By the time the Second International was founded in 1889, the word “communist” had died out. Instead, Marxists preferred to call themselves social democrats, which sounded far more respectable than “communist,” with all its extreme revolutionary connotations. Engels, who lived until 1895, reluctantly went along with this new terminology. Expressing his unease, he pointed out that the aim of the Marxist movement was not to achieve a democratic socialist state but rather abolition of all state power in a society where the associated producers would collectively own the means of production—communism. Perhaps he suspected the reluctance to use the word “communism” indicated a less than revolutionary attitude among the Marxists of the time. They were attracted to Marxism as a science of society but were lacking in revolutionary spirit.

In reality, the Second International was developing as a coalition between communists in the 1848 sense—and the post-1917 sense—and reformist socialists, who sought to reform capitalist society but not overthrow it. The term “social democratic” as used at that time was broad enough to cover both.

However, in the light of the events of 1914 and of the Russian Revolution of 1917, Lenin suggested that the Russian Social Democratic Labor Party (Bolsheviks) rename itself the Communist Party, returning to the terminology that Marx and Engels had used in their youth. Officially, the Bolsheviks were still named Social Democrats at the time of the October Revolution of 1917, but the following year the party  changed its name to Communist. Later in 1919, it was made a requirement for membership in the Third International that all national sections use the name “Communist” and not “Social Democratic” or “Socialist” in their official names. (back)

4 Marx referred to the 1848-51 gold discoveries as a new 16th century. The gold and silver discoveries in the new world that ended the shortage of money metals of the 15th century ushered in the birth of bourgeois society—capitalism. Marx hoped that the rapid acceleration of the development of capitalism that had occurred in the wake of the gold discoveries of 1848 and 1851 would accelerate capitalism’s ultimate downfall. But the new perspective that Marx and Engels adopted implied that capitalism would be around for many decades. The struggle for a socialist revolution was now a long-term struggle and not a short-term prospect. (back)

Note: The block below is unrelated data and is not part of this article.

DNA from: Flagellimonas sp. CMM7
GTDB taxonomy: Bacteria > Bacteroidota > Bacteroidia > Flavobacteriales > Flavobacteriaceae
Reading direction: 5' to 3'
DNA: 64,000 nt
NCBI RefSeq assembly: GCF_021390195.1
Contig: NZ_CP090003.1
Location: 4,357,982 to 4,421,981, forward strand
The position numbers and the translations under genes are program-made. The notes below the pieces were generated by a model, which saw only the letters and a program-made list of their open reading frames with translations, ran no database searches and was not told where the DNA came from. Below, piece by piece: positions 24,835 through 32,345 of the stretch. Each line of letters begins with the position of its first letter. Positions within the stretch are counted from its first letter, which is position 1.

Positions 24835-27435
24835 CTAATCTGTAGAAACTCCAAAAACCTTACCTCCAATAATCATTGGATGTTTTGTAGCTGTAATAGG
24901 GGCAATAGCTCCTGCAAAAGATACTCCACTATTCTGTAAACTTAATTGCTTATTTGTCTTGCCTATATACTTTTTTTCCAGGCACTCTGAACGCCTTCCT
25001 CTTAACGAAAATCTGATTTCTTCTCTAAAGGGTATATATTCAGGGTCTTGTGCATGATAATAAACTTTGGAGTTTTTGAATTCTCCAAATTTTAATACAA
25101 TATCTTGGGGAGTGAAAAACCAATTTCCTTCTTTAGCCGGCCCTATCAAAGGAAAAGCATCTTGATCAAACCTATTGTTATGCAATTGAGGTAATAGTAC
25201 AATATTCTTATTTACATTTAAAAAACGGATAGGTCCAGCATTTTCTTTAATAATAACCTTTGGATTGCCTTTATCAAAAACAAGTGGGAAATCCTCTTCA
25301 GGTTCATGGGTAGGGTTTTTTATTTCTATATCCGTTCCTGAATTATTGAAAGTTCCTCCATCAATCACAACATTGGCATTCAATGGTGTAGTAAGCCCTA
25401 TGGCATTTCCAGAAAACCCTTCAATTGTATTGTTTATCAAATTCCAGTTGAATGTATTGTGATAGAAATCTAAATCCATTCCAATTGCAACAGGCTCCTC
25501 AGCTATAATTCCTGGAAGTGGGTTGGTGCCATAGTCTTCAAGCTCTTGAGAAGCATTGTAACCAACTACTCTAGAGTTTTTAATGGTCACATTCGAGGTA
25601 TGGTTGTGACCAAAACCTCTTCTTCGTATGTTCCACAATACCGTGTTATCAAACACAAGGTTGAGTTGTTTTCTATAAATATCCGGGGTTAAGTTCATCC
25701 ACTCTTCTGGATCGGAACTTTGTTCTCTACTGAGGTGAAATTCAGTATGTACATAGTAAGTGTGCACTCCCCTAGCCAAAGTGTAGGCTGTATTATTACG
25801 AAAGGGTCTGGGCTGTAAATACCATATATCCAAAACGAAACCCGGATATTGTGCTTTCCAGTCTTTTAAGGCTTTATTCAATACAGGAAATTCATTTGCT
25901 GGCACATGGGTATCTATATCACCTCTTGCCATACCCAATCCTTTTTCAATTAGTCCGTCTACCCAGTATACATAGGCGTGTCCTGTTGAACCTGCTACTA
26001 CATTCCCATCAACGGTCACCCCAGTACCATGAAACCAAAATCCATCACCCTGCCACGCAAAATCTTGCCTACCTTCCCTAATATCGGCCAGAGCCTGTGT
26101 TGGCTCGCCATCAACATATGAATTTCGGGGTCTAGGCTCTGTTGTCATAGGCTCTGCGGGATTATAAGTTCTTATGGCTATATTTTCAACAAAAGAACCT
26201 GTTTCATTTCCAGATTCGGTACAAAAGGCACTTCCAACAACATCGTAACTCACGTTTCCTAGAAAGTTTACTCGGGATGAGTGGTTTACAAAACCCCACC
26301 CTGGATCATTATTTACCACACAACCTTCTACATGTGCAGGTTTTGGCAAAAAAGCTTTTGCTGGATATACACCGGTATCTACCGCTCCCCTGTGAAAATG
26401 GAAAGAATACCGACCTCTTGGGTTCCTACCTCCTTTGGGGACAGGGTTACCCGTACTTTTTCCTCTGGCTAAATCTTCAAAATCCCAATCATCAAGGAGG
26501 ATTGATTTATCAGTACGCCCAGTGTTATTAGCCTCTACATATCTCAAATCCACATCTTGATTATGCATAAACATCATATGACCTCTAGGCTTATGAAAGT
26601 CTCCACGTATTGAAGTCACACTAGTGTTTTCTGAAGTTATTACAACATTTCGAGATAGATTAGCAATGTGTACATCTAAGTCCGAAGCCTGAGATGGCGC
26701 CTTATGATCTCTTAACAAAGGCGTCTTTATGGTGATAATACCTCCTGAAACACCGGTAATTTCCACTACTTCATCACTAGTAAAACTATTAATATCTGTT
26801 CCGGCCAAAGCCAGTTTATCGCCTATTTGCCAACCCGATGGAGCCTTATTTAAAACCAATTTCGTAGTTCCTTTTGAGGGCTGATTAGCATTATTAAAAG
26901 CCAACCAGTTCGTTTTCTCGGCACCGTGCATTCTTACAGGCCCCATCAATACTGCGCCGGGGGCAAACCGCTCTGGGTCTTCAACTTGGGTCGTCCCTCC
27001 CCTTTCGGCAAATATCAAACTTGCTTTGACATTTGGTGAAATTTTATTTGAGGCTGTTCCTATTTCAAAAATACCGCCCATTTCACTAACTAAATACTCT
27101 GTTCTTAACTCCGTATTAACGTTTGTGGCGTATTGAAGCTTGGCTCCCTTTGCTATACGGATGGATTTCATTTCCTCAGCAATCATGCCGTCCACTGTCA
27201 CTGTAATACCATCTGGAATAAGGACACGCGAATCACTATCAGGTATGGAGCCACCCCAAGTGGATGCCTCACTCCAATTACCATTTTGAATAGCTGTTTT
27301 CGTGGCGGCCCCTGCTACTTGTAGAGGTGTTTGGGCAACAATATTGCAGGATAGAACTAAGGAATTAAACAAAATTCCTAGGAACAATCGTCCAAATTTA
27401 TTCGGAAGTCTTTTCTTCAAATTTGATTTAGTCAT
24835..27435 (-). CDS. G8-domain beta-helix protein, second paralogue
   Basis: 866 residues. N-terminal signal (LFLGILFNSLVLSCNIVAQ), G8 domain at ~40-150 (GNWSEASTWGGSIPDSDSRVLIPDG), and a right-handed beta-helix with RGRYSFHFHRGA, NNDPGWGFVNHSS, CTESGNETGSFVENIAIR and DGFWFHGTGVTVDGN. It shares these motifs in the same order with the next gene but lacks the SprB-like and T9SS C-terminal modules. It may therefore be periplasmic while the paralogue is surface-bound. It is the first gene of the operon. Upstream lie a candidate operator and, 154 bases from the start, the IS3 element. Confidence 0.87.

5 British Labor Party leader Jeremy Coybyn, though a socialist in the sense the term was used in the epoch of the 1848 revolutions, is not a communist. In this respect, he is far closer it Bernie Sanders than he is to Lenin or Fidel Castro. The main difference between Sanders and Corbyn in class terms is that Corbyn is a leader of a political party that was created by the British trade unions, while Sanders remains a leader of a political party that was created by slave owners and then transformed into a purely capitalist party after the defeat of the Democratic Party-led slaveowners’ rebellion—the U.S. Civil War. (back)

6 It is really not of much interest to the U.S. and world working class whether or not Russian intelligence played a role in making available the Podesta e-mails to Wikileaks. The Russian capitalists are indeed class enemies of U.S. workers and all the world’s workers, above all the Russian workers. However, it is the U.S. capitalists not the Russian capitalists who are the chief class enemies of the U.S. workers and of the workers and people of all nations that are oppressed by the U.S. world empire. The U.S. capitalists are vastly richer in terms of capital and more powerful than the Russian capitalists in terms of military power.

It is pretty clear that the Russian capitalist government favored Trump in the recent U.S. election. Trump signaled that he wanted better relations with Russia than advocated by the warmongering Hillary Clinton. And the Russian government, encircled by the U.S. empire and its military wing NATO, hoped that chauvinistic, racist, “America First” Trump would accelerate the breakup of the U.S. empire. Trump’s election, Moscow calculated, would oblige Germany and the other European imperialist powers to adopt a more independent stance toward the U.S. This would, the Kremlin hoped, lead to the eventual breakup of NATO, greatly easing imperialist military pressure on Russia.